vPC is often used in the aggregation layer. Member ports are generally to either the access layer or connected devices. Uplinks from the aggregation layer to the core are generally routed ports.
So what would happen if a module with core uplinks were to fail? Links to the core on this switch would be unavailable. This peer would need to use the peer-link to forward traffic via an alternate path.
Now, imagine that the scenario gets worse. The peer-link ports are also on the failed module. This also happens to be the primary switch. The secondary will see a peer-link failure, and disable its ports to prevent loops. The secondary will not forward traffic, and the primary has no live ports to the core. Traffic is now blackholed.
One method to deal with this kind of failure is vPC object tracking. This enables the switches to track ports, and make decisions based on their status. In the scenario above, the core uplinks failed. This would trigger the secondary to transition to the primary role. The switch with the failed core ports will now be secondary, and will disable its member ports. The new primary will still forward traffic.
This works by using Boolean OR rules in tracking. Boolean AND rules are not supported. The peer-link and core uplinks are all tracked. If there's a port failure, the vPC secondary transitions to primary.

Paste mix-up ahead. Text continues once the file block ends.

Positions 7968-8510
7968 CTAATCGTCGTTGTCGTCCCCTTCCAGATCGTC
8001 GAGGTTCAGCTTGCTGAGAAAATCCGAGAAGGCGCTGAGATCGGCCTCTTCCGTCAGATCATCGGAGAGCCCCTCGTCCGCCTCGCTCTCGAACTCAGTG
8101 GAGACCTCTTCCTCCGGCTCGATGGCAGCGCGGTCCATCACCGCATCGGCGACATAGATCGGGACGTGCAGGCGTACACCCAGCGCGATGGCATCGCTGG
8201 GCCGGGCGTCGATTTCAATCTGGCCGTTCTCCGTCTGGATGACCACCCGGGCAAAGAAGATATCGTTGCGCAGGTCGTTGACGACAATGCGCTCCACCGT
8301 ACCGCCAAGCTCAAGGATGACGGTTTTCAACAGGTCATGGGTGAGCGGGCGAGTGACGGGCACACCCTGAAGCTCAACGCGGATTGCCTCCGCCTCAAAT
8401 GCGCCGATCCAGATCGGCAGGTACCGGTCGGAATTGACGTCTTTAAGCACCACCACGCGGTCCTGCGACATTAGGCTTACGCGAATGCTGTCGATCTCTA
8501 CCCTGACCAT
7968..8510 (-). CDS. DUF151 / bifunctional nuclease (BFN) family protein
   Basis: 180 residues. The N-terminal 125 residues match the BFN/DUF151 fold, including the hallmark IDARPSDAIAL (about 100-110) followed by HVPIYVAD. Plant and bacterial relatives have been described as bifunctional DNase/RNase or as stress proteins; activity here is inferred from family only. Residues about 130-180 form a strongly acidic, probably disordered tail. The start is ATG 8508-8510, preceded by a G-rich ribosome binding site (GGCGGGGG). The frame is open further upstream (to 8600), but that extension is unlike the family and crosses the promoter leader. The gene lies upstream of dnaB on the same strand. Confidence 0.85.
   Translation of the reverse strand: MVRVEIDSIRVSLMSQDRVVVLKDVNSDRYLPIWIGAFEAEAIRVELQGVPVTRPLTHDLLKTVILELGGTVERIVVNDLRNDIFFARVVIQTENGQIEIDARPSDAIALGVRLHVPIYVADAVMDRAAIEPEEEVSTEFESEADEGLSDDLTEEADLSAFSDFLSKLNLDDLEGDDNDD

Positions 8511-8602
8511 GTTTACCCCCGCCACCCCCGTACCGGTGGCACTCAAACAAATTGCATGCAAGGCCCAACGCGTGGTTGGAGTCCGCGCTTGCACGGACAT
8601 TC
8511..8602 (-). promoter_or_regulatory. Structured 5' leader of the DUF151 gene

When using HSRP or VRRP, avoid using object tracking.
The configuration needs to match on both vPC peers.
! Track the vpc peer link track 1 interface port-channel11 line-protocol ! Track the uplinks to the core track 2 interface Ethernet1/1 line-protocol track 3 interface Ethernet1/2 line-protocol ! Combine all tracked objects into one. ! “OR” means if ALL objects are down, this object will go down ! ==> we have lost all connectivity to the L3 core and the peer link track 10 list boolean OR object 1 object 2 object 3 ! If object 10 goes down on the primary vPC peer, ! system will switch over to other vPC peer and disable all local vPCs vpc domain 1 track 10
Last update 2017-08-29 09:06